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Vettel's stars aligning as chance to match Schumacher beckons

Vettel's stars aligning as chance to match Schumacher beckons



Vettel's stars aligning as chance to match Schumacher beckons

Vettel's stars aligning as chance to match Schumacher beckons

Whisper it in the hills of Maranello, but the facts just can't be ignored. It's been over 10 years since Ferrari last won a title in Formula 1. While the past two seasons have seen that trend come tantalisingly close to ending, the facts continue to go against the Scuderia. Mercedes have dominated since the start of the V6 Hybrid era, despite the promise Sebastian Vettel showed in both 2017 and 2018.

So what have those close calls taught both Ferrari and Vettel, and what can we expect from both as the pressure for 2019 starts to build?


In 2018, Ferrari had their most successful season since last winning a title. With six wins and pole positions, their season can only be described as a disappointment as large leads in both championships were eaten away and overtaken.

In Italy, the press turned on Vettel by blaming him for making too many errors when under pressure, while Ferrari themselves lost out in the development race with Mercedes, with the period after the summer break particularly key.

In fact, the season can be divided into roughly two halves. Vettel and Ferrari had the upper hand for the first 10 races, only for Lewis Hamilton and Mercedes to capitalise on errors and a lack of direction to eventually triumph. In fact, Vettel was outscored by four other drivers in the last 10 races, losing a massive amount of ground and not being able to recover.

Vettel simply made too many mistakes. In Germany he crashed when leading in the final stages on a damp track, handing a 1-2 to Mercedes with 16 laps to go. In Italy, on Ferrari's home ground, Vettel and Hamilton collided with the Ferrari coming off worse and limping home to fourth, and Mercedes again going on to win.

Then there was Japan, where a poor qualifying lined Vettel up in ninth, and a fast start to fourth was almost immediately undone through colliding with Max Verstappen and spinning to the back of the field.

These key moments contributed to Vettel losing the championship lead and watching as Hamilton disappeared into the distance.

Ferrari also struggled to match the development of Mercedes as the season wore on. The latter managed to improve their car quickly, while at Maranello, their updates didn't work as well as they hoped and valuable time was lost trying to understand their issues.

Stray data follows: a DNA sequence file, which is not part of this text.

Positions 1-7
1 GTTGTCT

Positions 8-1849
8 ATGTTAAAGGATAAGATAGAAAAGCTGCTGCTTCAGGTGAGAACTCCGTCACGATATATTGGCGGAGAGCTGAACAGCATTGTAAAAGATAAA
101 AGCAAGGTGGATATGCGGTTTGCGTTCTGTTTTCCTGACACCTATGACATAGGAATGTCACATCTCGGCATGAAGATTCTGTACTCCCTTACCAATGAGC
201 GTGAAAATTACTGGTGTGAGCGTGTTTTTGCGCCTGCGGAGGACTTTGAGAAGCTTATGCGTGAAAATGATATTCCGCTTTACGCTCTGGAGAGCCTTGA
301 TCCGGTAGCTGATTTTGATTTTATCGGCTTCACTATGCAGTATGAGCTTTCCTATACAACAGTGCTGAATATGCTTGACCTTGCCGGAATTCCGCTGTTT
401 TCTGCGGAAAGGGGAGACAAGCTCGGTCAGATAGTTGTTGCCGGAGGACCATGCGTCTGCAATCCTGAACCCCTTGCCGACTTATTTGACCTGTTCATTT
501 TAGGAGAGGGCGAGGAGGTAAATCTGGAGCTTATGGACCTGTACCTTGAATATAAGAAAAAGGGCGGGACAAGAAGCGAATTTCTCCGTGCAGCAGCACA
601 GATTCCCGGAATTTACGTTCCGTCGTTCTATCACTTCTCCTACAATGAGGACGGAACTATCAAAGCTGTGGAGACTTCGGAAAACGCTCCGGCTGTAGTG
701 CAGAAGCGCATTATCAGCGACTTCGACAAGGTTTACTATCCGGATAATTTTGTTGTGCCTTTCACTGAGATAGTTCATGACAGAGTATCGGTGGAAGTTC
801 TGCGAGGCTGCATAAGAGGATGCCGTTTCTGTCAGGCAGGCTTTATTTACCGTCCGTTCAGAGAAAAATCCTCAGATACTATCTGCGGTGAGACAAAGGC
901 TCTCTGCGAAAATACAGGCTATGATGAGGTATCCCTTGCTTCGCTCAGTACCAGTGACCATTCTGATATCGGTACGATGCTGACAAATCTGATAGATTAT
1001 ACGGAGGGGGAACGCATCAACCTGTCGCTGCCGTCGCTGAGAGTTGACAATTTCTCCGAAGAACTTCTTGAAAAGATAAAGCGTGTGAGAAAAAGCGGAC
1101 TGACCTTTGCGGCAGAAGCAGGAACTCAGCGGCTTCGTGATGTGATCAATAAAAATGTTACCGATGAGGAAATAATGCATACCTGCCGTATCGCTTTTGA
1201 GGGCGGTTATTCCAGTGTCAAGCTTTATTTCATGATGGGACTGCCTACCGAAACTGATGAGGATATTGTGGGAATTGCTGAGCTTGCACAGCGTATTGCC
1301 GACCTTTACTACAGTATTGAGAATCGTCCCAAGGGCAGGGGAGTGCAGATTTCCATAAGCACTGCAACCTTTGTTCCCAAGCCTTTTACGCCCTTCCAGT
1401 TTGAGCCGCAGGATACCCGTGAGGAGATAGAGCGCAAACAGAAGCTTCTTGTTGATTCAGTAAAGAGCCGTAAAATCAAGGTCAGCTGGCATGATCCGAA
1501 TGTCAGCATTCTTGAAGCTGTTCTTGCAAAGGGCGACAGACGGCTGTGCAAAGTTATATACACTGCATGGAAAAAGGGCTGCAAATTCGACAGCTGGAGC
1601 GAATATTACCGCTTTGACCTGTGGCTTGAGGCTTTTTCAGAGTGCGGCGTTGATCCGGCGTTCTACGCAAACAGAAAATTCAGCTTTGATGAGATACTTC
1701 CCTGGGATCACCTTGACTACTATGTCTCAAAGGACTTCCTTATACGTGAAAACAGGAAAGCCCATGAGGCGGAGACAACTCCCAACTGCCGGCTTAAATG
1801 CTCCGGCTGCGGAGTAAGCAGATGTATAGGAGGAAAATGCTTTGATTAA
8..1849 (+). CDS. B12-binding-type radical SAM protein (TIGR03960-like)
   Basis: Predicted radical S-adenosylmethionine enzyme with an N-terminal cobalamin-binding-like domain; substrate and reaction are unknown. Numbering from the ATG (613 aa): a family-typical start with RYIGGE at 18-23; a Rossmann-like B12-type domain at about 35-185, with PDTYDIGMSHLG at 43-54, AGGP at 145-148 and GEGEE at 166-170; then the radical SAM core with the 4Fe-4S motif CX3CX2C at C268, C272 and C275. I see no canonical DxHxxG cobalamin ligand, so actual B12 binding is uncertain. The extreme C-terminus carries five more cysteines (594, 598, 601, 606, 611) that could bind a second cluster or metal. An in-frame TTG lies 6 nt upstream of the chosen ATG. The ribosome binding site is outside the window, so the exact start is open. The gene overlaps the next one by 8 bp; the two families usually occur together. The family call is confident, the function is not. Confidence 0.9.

Vettel's dream of becoming a world champion with Ferrari, emulating his hero Michael Schumacher, is still achievable. This is his fifth season in red, but he faces changes around him that could add more unwanted pressure, and for the first time since joining the Scuderia he has a new teammate in the highly-rated Charles Leclerc.

It's the Italian mentality to support the winners. The country is used to winning in motorsport and won't accept the excuses if you don't, no matter the circumstances.

Last season can be the case in point - many media outlets stated that Ferrari would have secured the championship with races to spare if Fernando Alonso was still with the team, such were the mistakes made by Vettel and the way Alonso is regarded by the Tifosi. It's the same with football, rugby, cycling and athletics; win and you're celebrated, lose and you're heavily scrutinised.

The parallels with Vettel and his hero are closer now than ever before. It took five seasons for Schumacher to win a title with Ferrari, and 2019 is Vettel's fifth year in red. Schumacher also won that title with a new teammate when Rubens Barrichello joined the team.

Schumacher also had to overcome criticism in his first few years at the Scuderia. The climax of the 1997 season saw a collision with rival Jacques Villeneuve that resulted in expulsion from the championship. The Italian media wanted him gone from the team for the embarrassment caused, but within a few years the team became the most dominant force in F1 history and Schumacher was a national hero.